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Williams-Sonoma, Caterpillar, JPMorgan, Goldman Sachs and PNC Financial highlighted as Zacks Bull and Bear of the Day

Zacks Equity Research

For Immediate Release

Chicago, IL – June 11, 2020 – Zacks Equity Research Shares of Williams-Sonoma WSM as the Bull of the Day, Caterpillar CAT asthe Bear of the Day. In addition, Zacks Equity Research provides analysis on JPMorgan JPM, Goldman Sachs GS and PNC Financial PNC.

Here is a synopsis of all five stocks:

Bull of the Day:

Williams-Sonoma is a Zacks Rank #1 (Strong Buy) that is a specialty retailer of premium quality home products. The San Francisco based company runs fives segments, which include popular names like West Elm and Pottery Barn.

The stock has been on a big run since the March panic lows and the company has recently delivered a nice beat on earnings expectations. Investors should stick with the stock as the earnings and price momentum continue.  

Stock Drop and Pop

The March panic was the perfect time to buy WSM as it fell below the $30 level when investors were selling everything. From there, the stock popped rather quickly, rallying all the way back to pre-COVID levels by May. Traders realized that the stay-at-home environment was perfect for the WSM segments. Consumers wanted to spice up their kitchen, living space or home office and Pottery Barn and West Elm were great places to go.

Of course, people wouldn’t literally go, as the store locations were mostly closed. However, the digital platform allowed WSM to thrive in an environment where they should have struggled.

Earnings Beat

The stock rallied into the earnings report at the end of May. A beat was expected, but the 722% upside surprise was not. The blowout quarter impressed investors and the stock went higher by 15% over the next two days.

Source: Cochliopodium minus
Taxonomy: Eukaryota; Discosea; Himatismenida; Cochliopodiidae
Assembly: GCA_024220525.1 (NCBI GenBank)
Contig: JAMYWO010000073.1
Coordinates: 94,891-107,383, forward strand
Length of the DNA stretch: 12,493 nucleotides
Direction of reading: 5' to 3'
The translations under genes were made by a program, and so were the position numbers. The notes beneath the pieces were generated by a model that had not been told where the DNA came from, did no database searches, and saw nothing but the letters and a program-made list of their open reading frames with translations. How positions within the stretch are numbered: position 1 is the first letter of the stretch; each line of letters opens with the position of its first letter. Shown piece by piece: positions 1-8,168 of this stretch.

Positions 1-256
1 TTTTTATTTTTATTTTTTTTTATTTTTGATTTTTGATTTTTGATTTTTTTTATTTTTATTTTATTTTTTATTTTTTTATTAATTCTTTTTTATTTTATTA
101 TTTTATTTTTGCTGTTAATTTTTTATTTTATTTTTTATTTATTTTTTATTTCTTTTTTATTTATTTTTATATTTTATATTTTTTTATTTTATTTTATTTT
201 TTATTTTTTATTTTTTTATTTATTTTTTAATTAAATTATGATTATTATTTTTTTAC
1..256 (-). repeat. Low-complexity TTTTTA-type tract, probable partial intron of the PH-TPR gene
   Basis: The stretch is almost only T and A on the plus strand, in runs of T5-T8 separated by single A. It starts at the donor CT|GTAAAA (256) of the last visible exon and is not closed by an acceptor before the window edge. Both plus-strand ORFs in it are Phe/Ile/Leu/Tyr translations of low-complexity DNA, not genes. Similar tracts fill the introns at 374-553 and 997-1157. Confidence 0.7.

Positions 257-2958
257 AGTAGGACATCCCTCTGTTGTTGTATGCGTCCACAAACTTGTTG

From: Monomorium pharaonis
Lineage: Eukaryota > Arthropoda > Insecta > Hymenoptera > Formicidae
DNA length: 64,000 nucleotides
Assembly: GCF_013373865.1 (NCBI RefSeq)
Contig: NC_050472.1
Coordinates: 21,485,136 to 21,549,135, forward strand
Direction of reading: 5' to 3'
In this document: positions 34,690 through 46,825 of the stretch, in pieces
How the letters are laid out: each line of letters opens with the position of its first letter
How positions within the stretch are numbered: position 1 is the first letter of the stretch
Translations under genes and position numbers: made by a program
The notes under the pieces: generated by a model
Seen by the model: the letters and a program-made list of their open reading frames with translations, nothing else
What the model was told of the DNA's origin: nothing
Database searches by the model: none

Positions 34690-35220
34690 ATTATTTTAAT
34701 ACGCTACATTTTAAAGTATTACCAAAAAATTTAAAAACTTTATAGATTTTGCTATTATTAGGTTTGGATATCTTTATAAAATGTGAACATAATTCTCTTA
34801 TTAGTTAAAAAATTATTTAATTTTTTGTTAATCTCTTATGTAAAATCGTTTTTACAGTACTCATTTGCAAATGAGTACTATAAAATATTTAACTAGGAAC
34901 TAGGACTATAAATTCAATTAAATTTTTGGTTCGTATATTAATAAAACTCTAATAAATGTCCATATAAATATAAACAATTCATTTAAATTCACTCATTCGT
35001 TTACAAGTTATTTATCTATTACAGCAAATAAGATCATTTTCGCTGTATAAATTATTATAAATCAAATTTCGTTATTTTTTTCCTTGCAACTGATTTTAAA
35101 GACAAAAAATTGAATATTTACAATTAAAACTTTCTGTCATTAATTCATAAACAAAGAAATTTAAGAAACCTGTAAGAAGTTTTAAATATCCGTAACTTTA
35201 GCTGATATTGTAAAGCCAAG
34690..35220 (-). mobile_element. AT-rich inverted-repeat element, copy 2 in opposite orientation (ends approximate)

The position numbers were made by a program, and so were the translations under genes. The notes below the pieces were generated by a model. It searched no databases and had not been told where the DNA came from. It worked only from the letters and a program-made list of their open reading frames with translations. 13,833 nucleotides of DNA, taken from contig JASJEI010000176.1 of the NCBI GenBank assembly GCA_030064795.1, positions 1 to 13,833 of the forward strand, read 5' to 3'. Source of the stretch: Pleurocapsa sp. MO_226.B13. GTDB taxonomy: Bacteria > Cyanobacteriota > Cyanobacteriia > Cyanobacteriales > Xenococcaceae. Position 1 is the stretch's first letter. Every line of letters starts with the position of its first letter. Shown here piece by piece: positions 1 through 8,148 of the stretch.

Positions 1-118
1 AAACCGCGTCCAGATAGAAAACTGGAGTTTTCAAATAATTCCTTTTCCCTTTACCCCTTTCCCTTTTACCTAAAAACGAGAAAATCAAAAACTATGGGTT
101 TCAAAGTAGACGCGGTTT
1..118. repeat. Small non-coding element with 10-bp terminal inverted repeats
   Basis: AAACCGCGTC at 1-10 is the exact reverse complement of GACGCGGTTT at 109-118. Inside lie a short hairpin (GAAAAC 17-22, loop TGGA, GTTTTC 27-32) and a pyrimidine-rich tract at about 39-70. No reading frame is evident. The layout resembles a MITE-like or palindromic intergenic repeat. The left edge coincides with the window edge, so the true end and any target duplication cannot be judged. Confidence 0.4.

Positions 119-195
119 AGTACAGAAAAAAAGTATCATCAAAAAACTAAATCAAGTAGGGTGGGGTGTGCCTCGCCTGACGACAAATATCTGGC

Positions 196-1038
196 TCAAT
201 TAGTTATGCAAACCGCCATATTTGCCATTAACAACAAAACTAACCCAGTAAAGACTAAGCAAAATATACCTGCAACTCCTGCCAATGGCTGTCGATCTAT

The company reported $0.74 v the $0.07 expected and saw revenues at $1.24B v the $1.07 expected. While the company suspended guidance, they commented on the e-commerce momentum. Here is CEO Laura Alber on the quarter:

“In this highly disrupted environment, we are proud to deliver 2.6% comp growth in the first quarter, despite having all of our 616 stores closed for more than half of the quarter. Our large e-commerce business had breakout comp growth in the second half of the quarter and continues to accelerate. Our teams maximized demand online, leaning into new and innovative ways to engage and serve our customers virtually. We gained market share with strong new customer growth in our DTC business, giving us even more confidence in the growth trajectory of our e-commerce business longer term.”

Estimates Rising

Analysts loved the quarter and took estimates and price targets higher. Over the last 30 days, estimates for next quarter have gone from $0.76 to $0.97, a move of 27%.  For next year, estimates have been taken up 53% higher over the same time frame.

Analyst commentary cited comparable sales growth and earnings above expectations with stores closed as a catalyst for the stock going higher.